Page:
(https://lh5.googleusercontent.com/proxy/tt-zy67IHtfBYsSYtWumGRroCRzZnJwNOdmycDeqOmiURD-aVSwgpFINXVXtUIRCaijVmFc2F3K_C6PeXkhQ0KFHMSVvZiM9wHhhF9cGueRl9VUpPWuJRStZTlKdEx4=w384-h384-nc) this is a sensitive performance by Cherici. I’m a little surprised by how good the work of Francesco Canova is. It’s very mournful and moving music. I’m confused about the justification for some of da Milano on vihuela though I love how it sounds. Actually, the lute on this has quite a “guitarish” timber. All in all, this is a good find.
Title: Re: Recordings for lute and related instruments
Post by: Vinbrulé on May 27, 2018, 02:35:05 AM
I started listening to this CD .
Transcriptions of vocal music for lute duo .
Spinacino's pieces are instead intended for lute duo.
Registered sound of good quality, not over-inflated.
I like it very much !
Title: Re: Recordings for lute and related instruments
Post by: San Antone on May 30, 2018, 12:43:09 AM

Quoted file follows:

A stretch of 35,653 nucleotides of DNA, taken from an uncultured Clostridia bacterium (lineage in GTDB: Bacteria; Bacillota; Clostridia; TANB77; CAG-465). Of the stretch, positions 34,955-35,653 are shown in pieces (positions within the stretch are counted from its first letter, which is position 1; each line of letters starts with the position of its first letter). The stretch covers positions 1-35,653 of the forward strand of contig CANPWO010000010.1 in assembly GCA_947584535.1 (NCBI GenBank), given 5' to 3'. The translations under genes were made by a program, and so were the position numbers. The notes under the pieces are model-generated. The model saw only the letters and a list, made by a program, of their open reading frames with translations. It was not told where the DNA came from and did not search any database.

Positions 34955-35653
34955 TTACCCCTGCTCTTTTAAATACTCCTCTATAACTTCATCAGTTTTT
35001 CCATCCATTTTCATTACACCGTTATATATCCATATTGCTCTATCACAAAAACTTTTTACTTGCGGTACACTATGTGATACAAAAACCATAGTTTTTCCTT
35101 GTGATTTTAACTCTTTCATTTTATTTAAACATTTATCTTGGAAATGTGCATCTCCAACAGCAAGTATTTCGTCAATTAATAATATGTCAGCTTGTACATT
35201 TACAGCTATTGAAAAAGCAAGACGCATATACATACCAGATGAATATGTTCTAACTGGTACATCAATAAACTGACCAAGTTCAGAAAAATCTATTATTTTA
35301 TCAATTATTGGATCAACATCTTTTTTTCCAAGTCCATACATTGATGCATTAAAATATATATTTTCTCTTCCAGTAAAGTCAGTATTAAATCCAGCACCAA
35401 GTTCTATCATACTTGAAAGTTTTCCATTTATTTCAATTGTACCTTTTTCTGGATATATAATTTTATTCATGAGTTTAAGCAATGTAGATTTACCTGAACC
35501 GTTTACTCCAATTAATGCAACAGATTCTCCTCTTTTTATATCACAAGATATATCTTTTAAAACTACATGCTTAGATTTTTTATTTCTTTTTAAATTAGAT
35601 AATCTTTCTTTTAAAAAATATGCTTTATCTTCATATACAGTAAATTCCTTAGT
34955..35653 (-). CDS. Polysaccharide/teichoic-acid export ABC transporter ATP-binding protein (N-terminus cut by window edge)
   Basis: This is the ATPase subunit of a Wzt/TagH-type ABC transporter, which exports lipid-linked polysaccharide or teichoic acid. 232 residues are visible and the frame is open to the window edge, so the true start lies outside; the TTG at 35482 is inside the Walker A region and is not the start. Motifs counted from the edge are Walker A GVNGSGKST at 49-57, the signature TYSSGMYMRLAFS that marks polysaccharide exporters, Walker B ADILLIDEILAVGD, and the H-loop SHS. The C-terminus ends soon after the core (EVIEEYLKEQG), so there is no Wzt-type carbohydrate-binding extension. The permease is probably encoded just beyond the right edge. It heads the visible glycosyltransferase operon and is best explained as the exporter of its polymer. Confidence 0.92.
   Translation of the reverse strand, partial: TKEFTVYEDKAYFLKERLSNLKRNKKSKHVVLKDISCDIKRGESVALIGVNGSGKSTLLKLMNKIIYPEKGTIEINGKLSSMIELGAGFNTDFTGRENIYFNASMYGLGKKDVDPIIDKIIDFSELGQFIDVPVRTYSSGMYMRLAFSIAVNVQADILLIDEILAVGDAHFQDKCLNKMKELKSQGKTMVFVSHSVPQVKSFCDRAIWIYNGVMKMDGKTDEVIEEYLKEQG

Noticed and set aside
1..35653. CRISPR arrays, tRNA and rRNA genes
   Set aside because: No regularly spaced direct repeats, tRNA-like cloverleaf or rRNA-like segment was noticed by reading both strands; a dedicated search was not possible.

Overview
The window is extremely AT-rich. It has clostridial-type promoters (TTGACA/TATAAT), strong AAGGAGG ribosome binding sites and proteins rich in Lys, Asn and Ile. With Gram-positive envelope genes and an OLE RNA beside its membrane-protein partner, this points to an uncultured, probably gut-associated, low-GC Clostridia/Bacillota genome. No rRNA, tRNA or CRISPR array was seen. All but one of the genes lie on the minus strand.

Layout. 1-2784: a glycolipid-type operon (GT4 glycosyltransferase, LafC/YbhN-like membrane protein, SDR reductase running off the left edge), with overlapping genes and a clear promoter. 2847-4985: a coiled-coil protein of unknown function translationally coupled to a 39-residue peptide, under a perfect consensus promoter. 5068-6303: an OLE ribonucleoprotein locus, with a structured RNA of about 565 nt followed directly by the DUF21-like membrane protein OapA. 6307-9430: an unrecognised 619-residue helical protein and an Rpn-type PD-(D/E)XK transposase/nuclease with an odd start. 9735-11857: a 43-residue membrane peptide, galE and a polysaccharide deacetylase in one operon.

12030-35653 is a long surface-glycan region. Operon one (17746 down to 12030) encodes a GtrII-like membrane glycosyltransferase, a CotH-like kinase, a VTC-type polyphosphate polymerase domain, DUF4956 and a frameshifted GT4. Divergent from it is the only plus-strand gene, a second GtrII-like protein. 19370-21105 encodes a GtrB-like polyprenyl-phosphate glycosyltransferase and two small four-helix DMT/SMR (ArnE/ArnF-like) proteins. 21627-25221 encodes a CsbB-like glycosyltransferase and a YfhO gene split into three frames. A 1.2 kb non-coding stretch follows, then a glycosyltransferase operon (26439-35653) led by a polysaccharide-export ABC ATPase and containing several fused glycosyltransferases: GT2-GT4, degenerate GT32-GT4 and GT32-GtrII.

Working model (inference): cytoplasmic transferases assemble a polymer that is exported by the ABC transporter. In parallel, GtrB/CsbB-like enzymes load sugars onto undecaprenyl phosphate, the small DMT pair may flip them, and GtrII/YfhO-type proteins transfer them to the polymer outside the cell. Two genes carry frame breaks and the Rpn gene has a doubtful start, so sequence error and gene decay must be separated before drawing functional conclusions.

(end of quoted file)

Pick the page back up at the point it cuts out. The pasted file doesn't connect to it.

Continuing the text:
New from Brilliant, John Johnson and Anthony Holborne

(https://cdn.naxosmusiclibrary.com/sharedfiles/images/cds/hires/BC95551.jpg)

Yavor Genov, lute
Title: Re: Recordings for lute and related instruments
Post by: Brian on May 30, 2018, 11:07:14 AM
Listening to Axel Wolf's new Michelangelo Galilei recital right now. It is delightful, intricate music, as one would expect from someone whose brother was Galileo. The music takes lots of little twists and turns. There is an awful lot of performance noise, squeaks, finger sounds, etc., so potential buyers should be aware of that caveat.
Title: Re: Recordings for lute and related instruments
Post by: milk on May 31, 2018, 12:20:10 AM